Shooting For The Sky With James Smith

We all know the feeling of sitting on the tube, unleashing our main character. The East End native, a singer/songwriter James Smith, had dedicated his entire EP ‘The District Line’ to pay tribute to a journey he’s done way too many times. The project will also feature the newest single, ‘My Oh My.’ 

Since the release of ‘Tell Me That You Love Me,’ James Smith’s life, who used to perform as a kid at local pubs around the East End, has changed. This breakout single was getting a million views a week. Despite the song’s success, James stays humble and plans on ‘grafting’ – being his favorite word we found out while getting to know him. 

“It’s always a weird time releasing music; it feels like I’ve listened to the song 1000 times already in the mixing stages, so by the time it comes to releasing it, I’m desperate for it to come out so that I can crack on with more music haha. Also, a little anxious before release because you never know if people are gonna like it! But reactions so far have been super positive”, tells James as we begin our chat about the release of his newest record, ‘My Oh My’. 

As his first release of the year, we wondered what else has James been up to. Right from the start, he stresses the longing for normality as we do not seem to locate the light at the end of the tunnel. For James, he seems to find comfort in writing songs for other artists: “I’ve been okay, but I’m really missing normality! I can’t wait for this nightmare to end! However, I’m lucky to have all my family healthy, and I’m in a place where I can still be creative. I’ve been working on a lot of other artists’ projects this year, which has been exciting. I find that a lot of the pressure is taken off when I’m writing or producing for other people. It seems to be a lot more chilled! I’m a huge stress-head when it comes to my own music”.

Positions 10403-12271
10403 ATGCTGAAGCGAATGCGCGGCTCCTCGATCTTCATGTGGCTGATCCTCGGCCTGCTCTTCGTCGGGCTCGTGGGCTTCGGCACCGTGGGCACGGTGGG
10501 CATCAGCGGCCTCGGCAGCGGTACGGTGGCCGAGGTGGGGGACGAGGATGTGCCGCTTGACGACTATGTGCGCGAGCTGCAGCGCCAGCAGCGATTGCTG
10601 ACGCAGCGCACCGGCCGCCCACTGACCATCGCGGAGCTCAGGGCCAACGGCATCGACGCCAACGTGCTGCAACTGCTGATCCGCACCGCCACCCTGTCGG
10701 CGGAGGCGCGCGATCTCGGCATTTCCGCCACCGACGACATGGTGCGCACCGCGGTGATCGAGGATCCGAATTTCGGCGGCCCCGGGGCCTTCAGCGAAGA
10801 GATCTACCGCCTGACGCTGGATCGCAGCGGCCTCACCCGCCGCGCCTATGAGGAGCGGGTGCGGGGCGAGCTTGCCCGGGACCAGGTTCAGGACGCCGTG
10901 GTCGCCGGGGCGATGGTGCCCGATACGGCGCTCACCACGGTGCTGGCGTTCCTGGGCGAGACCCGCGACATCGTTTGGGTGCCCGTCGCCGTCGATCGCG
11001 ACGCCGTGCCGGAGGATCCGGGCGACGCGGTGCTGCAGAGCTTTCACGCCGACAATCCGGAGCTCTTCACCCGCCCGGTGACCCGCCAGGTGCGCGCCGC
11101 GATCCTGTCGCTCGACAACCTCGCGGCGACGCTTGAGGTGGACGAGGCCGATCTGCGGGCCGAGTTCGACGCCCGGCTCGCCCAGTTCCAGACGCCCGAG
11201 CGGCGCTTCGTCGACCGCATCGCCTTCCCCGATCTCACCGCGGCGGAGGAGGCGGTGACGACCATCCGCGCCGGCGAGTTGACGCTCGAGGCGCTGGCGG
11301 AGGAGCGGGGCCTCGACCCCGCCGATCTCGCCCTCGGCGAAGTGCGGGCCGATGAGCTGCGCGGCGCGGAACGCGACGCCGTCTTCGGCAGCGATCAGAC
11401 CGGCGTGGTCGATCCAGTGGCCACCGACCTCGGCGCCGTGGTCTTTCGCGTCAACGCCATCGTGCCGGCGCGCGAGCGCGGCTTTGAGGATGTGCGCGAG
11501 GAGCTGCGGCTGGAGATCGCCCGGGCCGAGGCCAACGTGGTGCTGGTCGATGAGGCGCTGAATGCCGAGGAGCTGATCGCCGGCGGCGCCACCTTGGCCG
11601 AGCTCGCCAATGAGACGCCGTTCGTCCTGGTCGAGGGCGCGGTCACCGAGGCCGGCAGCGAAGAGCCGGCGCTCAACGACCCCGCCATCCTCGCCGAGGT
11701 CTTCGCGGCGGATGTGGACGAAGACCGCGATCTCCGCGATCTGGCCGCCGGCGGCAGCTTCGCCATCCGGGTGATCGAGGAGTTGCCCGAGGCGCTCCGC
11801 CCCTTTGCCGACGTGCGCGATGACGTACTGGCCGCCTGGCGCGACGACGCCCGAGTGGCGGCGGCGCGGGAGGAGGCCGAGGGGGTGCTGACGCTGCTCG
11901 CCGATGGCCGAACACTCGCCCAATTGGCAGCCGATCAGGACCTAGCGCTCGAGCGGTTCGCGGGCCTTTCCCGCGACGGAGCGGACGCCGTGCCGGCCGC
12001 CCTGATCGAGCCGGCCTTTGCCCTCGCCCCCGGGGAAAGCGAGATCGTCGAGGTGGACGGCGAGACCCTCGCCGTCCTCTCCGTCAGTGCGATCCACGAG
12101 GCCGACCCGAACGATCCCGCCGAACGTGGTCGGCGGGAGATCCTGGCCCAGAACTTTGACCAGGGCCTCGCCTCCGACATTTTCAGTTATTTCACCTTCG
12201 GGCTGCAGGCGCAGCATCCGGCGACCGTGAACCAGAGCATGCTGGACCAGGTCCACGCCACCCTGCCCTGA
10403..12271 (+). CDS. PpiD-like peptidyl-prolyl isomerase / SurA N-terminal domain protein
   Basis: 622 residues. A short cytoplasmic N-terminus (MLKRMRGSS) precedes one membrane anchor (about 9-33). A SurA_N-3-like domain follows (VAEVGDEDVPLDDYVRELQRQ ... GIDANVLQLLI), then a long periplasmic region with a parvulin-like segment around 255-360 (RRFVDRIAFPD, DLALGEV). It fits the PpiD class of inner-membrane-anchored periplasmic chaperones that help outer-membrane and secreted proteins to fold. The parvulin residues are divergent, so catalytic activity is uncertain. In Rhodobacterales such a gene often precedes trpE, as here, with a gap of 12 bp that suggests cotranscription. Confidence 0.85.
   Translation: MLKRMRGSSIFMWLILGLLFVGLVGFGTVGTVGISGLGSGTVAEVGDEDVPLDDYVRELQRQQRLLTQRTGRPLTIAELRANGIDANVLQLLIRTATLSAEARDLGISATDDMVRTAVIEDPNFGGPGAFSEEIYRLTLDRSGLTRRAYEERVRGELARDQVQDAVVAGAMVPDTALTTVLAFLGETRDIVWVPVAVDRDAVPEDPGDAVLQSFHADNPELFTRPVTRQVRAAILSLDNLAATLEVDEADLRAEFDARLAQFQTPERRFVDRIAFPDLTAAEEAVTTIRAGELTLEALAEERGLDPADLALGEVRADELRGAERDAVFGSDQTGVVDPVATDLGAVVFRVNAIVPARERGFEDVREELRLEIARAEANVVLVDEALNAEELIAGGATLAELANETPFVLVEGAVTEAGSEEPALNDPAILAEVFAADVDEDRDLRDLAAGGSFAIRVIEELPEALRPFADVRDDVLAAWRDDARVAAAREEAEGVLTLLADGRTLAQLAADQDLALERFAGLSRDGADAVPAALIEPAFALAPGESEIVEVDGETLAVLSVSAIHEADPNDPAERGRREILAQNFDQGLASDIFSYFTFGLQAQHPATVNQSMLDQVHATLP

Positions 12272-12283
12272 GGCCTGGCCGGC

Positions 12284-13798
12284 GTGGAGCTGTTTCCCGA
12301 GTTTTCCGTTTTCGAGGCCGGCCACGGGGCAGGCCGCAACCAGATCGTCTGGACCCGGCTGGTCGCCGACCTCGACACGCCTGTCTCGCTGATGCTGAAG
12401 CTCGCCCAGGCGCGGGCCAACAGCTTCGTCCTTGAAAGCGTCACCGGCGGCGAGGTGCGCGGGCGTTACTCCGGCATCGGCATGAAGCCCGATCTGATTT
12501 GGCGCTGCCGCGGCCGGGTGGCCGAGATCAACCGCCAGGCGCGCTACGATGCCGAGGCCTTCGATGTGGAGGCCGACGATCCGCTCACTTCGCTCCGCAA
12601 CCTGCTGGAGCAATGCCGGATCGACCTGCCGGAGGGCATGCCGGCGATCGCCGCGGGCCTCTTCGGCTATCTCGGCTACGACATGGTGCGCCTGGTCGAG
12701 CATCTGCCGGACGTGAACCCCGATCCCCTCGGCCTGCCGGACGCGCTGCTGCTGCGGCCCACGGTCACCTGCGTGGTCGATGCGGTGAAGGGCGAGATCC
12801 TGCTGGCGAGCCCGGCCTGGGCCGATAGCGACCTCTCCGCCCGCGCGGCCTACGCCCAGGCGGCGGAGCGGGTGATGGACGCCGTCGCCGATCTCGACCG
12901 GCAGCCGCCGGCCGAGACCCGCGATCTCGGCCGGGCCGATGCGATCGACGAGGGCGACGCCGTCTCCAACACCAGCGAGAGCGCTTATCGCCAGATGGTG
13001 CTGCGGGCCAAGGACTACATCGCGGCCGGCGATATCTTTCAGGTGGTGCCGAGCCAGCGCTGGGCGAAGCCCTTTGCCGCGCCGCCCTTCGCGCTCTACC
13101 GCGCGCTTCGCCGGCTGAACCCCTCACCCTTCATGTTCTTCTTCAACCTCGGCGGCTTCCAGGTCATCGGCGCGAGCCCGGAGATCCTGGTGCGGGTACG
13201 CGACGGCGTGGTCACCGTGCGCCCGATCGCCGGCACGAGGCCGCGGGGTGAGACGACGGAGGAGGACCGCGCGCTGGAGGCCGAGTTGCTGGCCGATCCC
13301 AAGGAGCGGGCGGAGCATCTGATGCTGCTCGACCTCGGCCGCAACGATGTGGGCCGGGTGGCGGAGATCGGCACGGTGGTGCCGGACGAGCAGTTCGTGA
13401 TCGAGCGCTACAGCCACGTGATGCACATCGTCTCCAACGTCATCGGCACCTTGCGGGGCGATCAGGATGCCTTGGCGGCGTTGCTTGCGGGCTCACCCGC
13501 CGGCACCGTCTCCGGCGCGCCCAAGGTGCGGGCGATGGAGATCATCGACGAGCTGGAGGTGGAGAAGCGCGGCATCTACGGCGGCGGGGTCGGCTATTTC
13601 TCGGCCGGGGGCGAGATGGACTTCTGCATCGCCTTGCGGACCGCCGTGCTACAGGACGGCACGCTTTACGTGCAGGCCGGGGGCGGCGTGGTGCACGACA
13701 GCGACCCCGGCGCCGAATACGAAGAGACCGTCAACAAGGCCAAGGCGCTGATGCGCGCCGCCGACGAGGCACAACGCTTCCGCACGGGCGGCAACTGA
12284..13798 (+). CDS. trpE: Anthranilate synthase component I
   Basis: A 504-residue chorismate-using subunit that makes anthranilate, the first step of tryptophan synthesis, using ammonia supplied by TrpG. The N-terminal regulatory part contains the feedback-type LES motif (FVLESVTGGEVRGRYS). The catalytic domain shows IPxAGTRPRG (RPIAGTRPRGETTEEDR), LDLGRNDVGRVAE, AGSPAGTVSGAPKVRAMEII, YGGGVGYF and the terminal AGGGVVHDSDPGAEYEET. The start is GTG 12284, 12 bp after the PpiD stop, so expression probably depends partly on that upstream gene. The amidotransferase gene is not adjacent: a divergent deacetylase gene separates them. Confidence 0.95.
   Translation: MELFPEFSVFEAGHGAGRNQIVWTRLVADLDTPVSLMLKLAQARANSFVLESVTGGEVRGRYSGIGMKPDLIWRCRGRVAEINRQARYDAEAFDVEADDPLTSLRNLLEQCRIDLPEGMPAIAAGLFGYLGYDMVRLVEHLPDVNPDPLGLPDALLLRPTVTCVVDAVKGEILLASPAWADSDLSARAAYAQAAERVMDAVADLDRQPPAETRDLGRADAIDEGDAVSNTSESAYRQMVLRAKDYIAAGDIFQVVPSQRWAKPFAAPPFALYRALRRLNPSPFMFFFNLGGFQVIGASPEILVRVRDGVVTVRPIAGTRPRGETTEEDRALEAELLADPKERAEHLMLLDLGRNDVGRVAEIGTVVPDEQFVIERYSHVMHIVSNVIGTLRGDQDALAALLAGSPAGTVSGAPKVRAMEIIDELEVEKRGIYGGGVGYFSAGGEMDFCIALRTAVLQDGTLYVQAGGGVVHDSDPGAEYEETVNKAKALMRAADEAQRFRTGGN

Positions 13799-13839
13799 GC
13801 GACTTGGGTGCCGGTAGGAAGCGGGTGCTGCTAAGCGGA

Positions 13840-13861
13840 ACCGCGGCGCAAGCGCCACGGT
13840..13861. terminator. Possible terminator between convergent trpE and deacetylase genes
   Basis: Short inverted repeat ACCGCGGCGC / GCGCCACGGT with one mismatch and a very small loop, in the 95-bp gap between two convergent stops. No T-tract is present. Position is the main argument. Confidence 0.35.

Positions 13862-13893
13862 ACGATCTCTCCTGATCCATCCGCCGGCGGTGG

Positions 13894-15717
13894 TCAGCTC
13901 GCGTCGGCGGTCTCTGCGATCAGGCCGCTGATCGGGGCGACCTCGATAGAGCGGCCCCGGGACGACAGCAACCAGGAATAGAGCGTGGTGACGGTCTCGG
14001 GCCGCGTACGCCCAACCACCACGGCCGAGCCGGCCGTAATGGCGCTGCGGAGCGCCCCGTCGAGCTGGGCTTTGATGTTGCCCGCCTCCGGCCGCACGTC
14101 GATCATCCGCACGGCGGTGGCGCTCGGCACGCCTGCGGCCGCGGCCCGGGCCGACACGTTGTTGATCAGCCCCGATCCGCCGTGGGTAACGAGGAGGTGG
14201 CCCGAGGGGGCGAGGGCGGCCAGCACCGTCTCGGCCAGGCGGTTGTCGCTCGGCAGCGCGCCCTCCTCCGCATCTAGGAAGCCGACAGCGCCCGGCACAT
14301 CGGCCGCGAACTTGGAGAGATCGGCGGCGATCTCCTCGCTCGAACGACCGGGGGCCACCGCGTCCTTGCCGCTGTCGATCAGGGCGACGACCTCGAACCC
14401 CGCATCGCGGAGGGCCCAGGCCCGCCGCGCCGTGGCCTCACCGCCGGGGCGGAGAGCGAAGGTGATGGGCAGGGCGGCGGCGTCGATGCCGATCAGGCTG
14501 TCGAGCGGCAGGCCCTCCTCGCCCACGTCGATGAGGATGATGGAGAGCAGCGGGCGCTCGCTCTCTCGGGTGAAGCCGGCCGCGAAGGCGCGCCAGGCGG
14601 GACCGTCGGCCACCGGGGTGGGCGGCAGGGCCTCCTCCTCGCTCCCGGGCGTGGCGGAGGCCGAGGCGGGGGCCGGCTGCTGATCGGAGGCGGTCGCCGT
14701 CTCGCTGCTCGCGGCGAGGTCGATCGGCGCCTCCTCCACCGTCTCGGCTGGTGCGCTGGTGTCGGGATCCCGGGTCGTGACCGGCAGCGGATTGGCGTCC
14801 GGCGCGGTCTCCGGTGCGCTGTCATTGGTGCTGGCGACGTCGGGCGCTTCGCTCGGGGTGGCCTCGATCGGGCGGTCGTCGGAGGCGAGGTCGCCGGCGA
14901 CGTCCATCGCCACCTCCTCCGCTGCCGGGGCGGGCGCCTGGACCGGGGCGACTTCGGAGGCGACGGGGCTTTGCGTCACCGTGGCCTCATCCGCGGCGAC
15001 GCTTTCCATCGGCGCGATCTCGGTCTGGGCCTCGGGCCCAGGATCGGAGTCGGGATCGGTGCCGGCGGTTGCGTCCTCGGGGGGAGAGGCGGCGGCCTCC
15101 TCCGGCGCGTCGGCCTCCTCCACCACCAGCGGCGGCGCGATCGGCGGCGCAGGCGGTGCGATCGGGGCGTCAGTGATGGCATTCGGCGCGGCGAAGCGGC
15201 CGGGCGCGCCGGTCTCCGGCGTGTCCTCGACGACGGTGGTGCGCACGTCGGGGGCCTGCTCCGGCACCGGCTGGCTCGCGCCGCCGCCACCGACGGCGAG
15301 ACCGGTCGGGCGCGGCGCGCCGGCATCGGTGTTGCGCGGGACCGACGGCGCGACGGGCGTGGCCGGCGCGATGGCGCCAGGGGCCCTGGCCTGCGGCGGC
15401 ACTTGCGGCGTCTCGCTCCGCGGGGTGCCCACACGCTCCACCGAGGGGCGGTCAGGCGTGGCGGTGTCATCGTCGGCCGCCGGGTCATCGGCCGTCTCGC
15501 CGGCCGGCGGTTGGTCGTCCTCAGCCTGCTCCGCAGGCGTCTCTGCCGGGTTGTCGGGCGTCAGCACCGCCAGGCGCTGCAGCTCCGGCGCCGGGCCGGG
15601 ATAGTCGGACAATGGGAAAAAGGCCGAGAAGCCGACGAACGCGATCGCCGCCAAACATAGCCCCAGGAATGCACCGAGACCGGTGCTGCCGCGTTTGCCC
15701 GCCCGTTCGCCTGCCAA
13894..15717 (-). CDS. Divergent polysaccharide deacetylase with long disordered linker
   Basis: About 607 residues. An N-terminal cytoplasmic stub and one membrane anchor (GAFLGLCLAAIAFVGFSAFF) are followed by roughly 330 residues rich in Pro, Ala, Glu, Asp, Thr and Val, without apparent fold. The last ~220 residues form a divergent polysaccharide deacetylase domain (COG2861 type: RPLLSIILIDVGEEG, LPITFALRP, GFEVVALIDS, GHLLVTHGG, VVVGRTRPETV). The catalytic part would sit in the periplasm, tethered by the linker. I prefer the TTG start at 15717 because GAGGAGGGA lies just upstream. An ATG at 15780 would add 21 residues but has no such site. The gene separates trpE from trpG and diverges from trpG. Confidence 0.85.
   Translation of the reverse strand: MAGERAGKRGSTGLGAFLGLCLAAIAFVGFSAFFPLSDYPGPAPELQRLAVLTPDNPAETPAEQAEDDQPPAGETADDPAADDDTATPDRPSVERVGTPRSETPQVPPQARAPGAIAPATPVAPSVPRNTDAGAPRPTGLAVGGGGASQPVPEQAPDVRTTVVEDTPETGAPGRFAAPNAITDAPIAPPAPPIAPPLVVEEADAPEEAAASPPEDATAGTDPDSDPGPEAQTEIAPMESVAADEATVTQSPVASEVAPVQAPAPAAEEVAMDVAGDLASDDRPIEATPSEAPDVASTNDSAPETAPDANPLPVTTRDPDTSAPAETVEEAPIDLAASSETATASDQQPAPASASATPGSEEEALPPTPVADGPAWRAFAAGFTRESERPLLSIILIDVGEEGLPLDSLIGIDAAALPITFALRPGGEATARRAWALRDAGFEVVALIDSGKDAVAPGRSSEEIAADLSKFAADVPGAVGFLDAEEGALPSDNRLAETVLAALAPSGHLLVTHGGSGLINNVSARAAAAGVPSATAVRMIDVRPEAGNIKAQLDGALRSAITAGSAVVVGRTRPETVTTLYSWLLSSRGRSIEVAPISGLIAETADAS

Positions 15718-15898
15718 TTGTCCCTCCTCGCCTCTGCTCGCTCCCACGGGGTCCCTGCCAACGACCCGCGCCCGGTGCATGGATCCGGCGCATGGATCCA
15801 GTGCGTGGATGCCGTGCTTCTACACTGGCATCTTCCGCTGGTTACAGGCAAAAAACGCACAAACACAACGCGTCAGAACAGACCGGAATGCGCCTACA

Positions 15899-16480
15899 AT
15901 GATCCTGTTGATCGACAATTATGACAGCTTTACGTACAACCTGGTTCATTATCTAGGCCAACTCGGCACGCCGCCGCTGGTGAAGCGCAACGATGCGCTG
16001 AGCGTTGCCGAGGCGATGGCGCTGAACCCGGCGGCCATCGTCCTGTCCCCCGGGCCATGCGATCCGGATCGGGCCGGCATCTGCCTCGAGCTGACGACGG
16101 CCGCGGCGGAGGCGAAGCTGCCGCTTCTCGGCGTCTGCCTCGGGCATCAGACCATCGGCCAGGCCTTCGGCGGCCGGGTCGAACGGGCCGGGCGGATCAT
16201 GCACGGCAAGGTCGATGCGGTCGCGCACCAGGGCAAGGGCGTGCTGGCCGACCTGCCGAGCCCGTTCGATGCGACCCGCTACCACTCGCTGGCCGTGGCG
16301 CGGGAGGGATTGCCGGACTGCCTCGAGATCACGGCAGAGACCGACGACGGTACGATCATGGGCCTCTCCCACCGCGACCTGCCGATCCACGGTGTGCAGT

A little background to the 21-year-old singer/songwriter, after getting expelled from a high school in Essex, he ended up joining his father out on the market stalls, selling soap and waking up at 4 am. At this point, music became even more important to him, offering a vital escape. Early mornings in the van meant time to get a proper musical education. He elaborates how this situation was a blessing in disguise: “Massively, that was probably the biggest turning point in my life. It made me realise that I gotta take things more seriously and GRAFT! Graft is my favourite word; my parents would really try and drill it into me after that all went down. They have been my rock. They kept me focused and balanced and made sure that I learned my lesson. Everything happens for a reason, right.”

Counting his blessings, James shows gratitude for his parents: “They are my biggest fans, surprisingly. It’s crazy because when I think about it, they are both very work-driven and hugely unartistic”, he laughs. “So you’d think they would want me to be in a secure profession that would benefit me financially etc. But they have no doubts that I am gonna crack it one day, and neither do I; we’re shooting for the sky, baby”, as he should. 

At the age of 14, the name James Smith became a regular in the local pubs and clubs scene. Every week, he used to play two sets or more all around the East End. As supportive parents do, his mum and dad smuggled young James into venues he was far too young to be allowed inside. He shares how he found performing: “I used to find it hilarious. No one really took notice of me until they were really drunk; that’s sort of the way it goes in that scene, so I used to save all my best songs for last!!!!”, he was already thinking like a pro artist.